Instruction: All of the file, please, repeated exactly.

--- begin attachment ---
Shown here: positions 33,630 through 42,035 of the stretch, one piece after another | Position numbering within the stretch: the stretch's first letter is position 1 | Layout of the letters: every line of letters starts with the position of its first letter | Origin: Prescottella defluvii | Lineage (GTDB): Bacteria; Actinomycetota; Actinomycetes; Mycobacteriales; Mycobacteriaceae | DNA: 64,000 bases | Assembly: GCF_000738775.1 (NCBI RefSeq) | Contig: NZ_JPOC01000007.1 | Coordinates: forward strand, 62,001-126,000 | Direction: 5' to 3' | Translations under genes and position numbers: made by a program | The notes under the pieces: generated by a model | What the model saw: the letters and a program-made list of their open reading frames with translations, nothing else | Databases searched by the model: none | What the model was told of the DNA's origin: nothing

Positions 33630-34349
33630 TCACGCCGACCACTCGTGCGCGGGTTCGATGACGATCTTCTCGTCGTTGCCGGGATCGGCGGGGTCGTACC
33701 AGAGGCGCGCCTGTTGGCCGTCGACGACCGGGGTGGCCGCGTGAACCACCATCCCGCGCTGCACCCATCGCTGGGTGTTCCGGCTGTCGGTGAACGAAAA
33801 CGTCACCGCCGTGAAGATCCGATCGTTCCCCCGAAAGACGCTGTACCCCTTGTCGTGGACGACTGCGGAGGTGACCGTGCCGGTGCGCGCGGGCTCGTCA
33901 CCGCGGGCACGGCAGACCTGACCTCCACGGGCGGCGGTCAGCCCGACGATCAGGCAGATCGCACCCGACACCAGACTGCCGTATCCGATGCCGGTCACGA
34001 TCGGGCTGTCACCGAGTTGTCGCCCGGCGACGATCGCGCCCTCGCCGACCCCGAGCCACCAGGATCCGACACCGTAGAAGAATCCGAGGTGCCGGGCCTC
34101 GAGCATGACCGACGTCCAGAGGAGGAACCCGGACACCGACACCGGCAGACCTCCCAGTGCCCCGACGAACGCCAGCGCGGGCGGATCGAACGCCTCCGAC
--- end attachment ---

Shown here: positions 33,630 through 42,035 of the stretch, one piece after another | Position numbering within the stretch: the stretch's first letter is position 1 | Layout of the letters: every line of letters starts with the position of its first letter | Origin: Prescottella defluvii | Lineage (GTDB): Bacteria; Actinomycetota; Actinomycetes; Mycobacteriales; Mycobacteriaceae | DNA: 64,000 bases | Assembly: GCF_000738775.1 (NCBI RefSeq) | Contig: NZ_JPOC01000007.1 | Coordinates: forward strand, 62,001-126,000 | Direction: 5' to 3' | Translations under genes and position numbers: made by a program | The notes under the pieces: generated by a model | What the model saw: the letters and a program-made list of their open reading frames with translations, nothing else | Databases searched by the model: none | What the model was told of the DNA's origin: nothing

Positions 33630-34349
33630 TCACGCCGACCACTCGTGCGCGGGTTCGATGACGATCTTCTCGTCGTTGCCGGGATCGGCGGGGTCGTACC
33701 AGAGGCGCGCCTGTTGGCCGTCGACGACCGGGGTGGCCGCGTGAACCACCATCCCGCGCTGCACCCATCGCTGGGTGTTCCGGCTGTCGGTGAACGAAAA
33801 CGTCACCGCCGTGAAGATCCGATCGTTCCCCCGAAAGACGCTGTACCCCTTGTCGTGGACGACTGCGGAGGTGACCGTGCCGGTGCGCGCGGGCTCGTCA
33901 CCGCGGGCACGGCAGACCTGACCTCCACGGGCGGCGGTCAGCCCGACGATCAGGCAGATCGCACCCGACACCAGACTGCCGTATCCGATGCCGGTCACGA
34001 TCGGGCTGTCACCGAGTTGTCGCCCGGCGACGATCGCGCCCTCGCCGACCCCGAGCCACCAGGATCCGACACCGTAGAAGAATCCGAGGTGCCGGGCCTC
34101 GAGCATGACCGACGTCCAGAGGAGGAACCCGGACACCGACACCGGCAGACCTCCCAGTGCCCCGACGAACGCCAGCGCGGGCGGATCGAACGCCTCCGAC